The Financing and Costing of Government Superannuation Schemes

Release Date
16 August 2000

This paper discusses the issues which are relevant to the financing of superannuation benefits provided by the Commonwealth of Australia to its employees. There are four main schemes for Commonwealth employees which are referred to in this report:

  • Commonwealth Superannuation Scheme (CSS)
  • Public Sector Superannuation Scheme (PSS)
  • Defence Force Retirement and Death Benefits Scheme (DFRDB)
  • Military Superannuation and Benefits Scheme (MSBS)

The CSS and PSS are the schemes for civilian employees; the CSS was closed to new members on 1 July 1990 when the PSS was established and existing CSS contributors were given the choice of transferring to the new scheme or remaining as members of the closed CSS. The DFRDB and MSBS are the schemes for Defence Force personnel; the DFRDB was closed to new members on 1 October 1991 when the MSBS was established and existing DFRDB contributors were given the choice of transferring to the new scheme or remaining as members of the closed DFRDB.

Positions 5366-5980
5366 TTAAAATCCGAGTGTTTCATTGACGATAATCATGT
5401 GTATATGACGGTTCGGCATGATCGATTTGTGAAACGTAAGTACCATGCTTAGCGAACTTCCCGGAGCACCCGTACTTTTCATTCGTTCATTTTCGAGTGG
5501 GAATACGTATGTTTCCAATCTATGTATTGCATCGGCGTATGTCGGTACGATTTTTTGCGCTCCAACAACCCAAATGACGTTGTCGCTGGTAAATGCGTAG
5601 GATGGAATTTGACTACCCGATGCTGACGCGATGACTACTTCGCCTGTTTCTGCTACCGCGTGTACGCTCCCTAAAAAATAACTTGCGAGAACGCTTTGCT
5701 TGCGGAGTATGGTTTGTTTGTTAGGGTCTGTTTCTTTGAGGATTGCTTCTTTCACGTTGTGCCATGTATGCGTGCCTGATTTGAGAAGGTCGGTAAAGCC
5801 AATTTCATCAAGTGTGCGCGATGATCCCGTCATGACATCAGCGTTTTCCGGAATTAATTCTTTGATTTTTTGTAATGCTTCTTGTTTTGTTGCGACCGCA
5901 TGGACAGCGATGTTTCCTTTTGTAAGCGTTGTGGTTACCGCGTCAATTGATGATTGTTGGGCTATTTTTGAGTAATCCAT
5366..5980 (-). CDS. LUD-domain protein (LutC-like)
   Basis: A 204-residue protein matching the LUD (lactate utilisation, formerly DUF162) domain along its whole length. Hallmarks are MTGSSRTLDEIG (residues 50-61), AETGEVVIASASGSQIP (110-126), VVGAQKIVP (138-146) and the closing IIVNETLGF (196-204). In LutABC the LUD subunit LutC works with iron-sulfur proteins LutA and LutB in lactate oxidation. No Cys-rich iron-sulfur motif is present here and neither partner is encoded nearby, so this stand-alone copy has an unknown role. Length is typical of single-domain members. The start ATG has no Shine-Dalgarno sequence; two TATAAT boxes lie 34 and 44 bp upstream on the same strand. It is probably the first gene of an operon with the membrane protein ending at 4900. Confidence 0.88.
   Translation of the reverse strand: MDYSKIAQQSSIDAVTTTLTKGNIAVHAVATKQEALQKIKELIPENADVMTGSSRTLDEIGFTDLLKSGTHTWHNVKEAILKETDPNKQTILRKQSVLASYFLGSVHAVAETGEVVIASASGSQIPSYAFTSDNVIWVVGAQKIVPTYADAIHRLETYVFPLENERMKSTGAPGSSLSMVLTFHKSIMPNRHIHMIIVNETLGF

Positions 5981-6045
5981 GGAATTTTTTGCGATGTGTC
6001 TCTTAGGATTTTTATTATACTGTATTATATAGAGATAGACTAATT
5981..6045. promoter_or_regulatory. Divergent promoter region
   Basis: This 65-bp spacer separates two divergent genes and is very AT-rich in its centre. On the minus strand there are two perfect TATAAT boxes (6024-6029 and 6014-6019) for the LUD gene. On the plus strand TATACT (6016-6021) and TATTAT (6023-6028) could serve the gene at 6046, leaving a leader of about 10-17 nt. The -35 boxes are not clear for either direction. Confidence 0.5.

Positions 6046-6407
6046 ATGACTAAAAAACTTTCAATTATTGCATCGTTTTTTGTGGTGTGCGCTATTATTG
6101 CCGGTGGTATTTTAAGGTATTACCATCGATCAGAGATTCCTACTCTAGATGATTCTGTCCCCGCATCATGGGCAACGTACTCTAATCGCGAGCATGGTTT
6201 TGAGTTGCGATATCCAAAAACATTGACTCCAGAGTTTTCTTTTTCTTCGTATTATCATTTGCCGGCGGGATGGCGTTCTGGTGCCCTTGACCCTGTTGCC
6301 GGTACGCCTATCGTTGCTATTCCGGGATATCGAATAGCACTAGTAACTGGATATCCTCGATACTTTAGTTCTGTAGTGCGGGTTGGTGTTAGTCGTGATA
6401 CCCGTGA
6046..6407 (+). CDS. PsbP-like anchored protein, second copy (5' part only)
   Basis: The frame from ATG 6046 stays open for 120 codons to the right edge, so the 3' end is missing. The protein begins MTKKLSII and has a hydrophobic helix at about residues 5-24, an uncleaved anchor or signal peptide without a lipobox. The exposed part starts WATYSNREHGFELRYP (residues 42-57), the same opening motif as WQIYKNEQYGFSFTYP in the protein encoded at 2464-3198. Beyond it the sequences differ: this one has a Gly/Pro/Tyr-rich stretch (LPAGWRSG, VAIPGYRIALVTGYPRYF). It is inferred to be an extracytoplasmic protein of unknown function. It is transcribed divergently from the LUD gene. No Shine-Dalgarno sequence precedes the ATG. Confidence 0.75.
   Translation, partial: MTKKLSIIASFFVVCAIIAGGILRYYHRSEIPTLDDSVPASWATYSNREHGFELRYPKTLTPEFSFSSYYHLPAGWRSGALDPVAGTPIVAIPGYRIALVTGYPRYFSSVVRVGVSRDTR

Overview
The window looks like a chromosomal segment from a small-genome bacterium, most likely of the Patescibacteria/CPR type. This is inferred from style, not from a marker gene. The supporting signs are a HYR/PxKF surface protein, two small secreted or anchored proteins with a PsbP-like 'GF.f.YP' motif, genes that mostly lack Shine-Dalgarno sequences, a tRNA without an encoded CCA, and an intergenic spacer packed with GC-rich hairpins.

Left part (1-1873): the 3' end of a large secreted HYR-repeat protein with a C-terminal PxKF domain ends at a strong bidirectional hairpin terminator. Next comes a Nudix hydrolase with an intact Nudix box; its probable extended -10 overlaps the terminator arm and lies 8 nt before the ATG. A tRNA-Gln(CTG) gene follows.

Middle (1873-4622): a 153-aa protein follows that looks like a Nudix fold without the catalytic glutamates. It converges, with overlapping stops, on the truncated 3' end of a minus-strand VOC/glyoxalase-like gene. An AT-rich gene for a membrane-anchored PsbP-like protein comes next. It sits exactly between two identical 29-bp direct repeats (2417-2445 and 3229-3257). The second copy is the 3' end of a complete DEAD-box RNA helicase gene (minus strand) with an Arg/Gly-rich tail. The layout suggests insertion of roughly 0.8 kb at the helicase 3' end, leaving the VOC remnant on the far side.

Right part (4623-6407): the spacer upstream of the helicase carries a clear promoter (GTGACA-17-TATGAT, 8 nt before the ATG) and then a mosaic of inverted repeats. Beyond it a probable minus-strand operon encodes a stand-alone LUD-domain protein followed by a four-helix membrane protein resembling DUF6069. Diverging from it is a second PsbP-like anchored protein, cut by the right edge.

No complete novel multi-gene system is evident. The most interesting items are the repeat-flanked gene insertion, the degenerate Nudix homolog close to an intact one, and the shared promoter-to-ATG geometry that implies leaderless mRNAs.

While there are a number of other schemes for Commonwealth employees, they are of little financial significance relative to the four main schemes. In addition a number of Government Business Enterprises (GBEs) have established superannuation schemes for their employees.

The Commonwealth superannuation schemes are financed in a different way from private sector schemes in Australia. From time to time concerns have been expressed as to the soundness of the financing of the Commonwealth schemes and it has been suggested that it would be preferable if the Commonwealth superannuation schemes were funded in a similar way to private sector schemes. This paper analyses these arguments and concludes that the current financing arrangements are sound, provided there is appropriate reporting and monitoring of the costs of the schemes in the long term. It recommends an appropriate reporting structure necessary to ensure that the schemes are soundly based.

The paper concentrates on defined benefit schemes, because this is the general structure of the Commonwealth schemes. However, some of the issues relating to accumulation funds are discussed also.